Introduction to The Curcuma Plant

Introduction to the Curcuma Plant to get a bold-textured tropical look in a warm temperate garden.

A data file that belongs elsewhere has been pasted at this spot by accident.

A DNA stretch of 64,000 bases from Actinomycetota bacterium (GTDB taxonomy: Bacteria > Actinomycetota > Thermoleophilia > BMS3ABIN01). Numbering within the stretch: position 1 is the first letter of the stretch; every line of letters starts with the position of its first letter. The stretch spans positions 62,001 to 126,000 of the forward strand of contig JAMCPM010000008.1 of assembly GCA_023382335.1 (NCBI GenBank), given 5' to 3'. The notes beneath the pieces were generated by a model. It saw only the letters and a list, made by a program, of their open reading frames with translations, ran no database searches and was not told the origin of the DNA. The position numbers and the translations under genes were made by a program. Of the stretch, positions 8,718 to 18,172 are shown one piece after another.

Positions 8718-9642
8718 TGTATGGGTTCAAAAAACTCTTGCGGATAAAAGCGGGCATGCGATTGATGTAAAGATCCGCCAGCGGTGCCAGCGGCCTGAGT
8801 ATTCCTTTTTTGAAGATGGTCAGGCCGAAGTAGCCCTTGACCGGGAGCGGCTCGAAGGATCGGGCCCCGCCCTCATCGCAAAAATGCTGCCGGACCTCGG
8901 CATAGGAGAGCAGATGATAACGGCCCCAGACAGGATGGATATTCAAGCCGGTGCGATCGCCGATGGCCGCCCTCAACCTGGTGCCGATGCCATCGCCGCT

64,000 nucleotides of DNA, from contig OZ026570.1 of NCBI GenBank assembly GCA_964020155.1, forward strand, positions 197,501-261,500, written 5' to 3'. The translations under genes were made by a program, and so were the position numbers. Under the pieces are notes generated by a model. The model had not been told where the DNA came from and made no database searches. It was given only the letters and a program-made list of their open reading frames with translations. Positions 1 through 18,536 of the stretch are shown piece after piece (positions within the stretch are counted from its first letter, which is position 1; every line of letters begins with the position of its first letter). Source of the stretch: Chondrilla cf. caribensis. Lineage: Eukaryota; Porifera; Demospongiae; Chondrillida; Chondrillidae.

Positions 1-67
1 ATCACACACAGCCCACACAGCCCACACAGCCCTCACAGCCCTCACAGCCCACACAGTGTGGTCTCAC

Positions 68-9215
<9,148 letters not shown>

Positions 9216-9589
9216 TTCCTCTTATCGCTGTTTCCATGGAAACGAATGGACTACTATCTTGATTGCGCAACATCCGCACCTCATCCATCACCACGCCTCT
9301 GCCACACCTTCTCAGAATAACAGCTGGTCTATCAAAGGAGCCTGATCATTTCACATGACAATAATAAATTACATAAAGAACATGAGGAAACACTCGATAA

Introduction to the Curcuma Plant to get a bold-textured tropical look in a warm temperate garden, there is a short list of perennials that fit the bill. One of my favorites is the little-known but amazing genus Curcuma. Curcuma, or hidden cone gingers, is a genus of mostly tropical plants known for their dramatic bold foliage and flamboyant floral show. Curcuma can range in height from just under 2′ to over 7′ tall. The slightly hidden flowers resemble psychedelic pinecones…a nice trip back to the 1960s. We urge our readers to visit the garden on our Open House Days in summer and fall to see our curcuma collection. One of the reasons that curcumas have never reached a high level of popularity is that they haven’t begun to sprout during the spring garden center season, but because of this, they can be interplanted with spring bulbs such as daffodils, which go dormant before curcumas emerge. Curcumas are plants that you must purchase as a leap of faith, then sit back and enjoy later in your garden. Cultivated for more than 4000 years, curcuma rhizomes have been a source of food, spice, and medicine, Curcuma longa rhizomes are dried and ground into the spice turmeric which gives curry powder its distinct color and odor. The spice has several purported medicinal uses including lowering blood pressure, slowing down Alzheimer’s disease, and relieving pain. The rhizome is also a source of a dark yellow dye used in cosmetics and food coloring. Curcuma amada rhizomes are eaten fresh and used as both anti-inflammatory medicines and contraceptives. Curcuma zedoaria rhizomes are eaten as a spicy, but bitter vegetable, and are also used to combat flatulence…move over Beano®! Oils from Curcuma are used in perfumes and, of course, many curcumas are grown as cut flowers. As gardeners discover that many of the species are winter hardy, there is tremendous growth potential in this market as well. Curcuma belong to the ginger family Zingiberaceae, which includes many useful herbs and ornamental plants. The spice, ginger (from Zingiber officinalis), is the best known and most widely used. Important ornamental cousins include Alpinia (Shell Ginger), and Kaempferia (torch-ginger). The gingers are more distantly related to other common ornamental plants such as Musa (bananas), Heliconia, Canna, and Maranta. All Zingiberaceae share a common trait in that their flowers produce just one true stamen. The genus Curcuma consists of between 80 and 117 species of medium-sized plants. Their center of diversity is in southeast Asia, but some species extend to the Himalayas, Southern China, Australia and the Pacific Islands. The name Curcuma was coined by Carl Linnaeus and refers to the Arabic word “kurkum” which is their name for the yellowish color of the root. Curcuma are commonly known by a number of common names, including turmeric, Indian saffron, Siam tulip, zedoary, and hidden lily. The first two names refer to its use as a spice and the name “hidden lily” refers to the fact that the Curcuma Plant species have short inflorescences that are obscured by the leaves.

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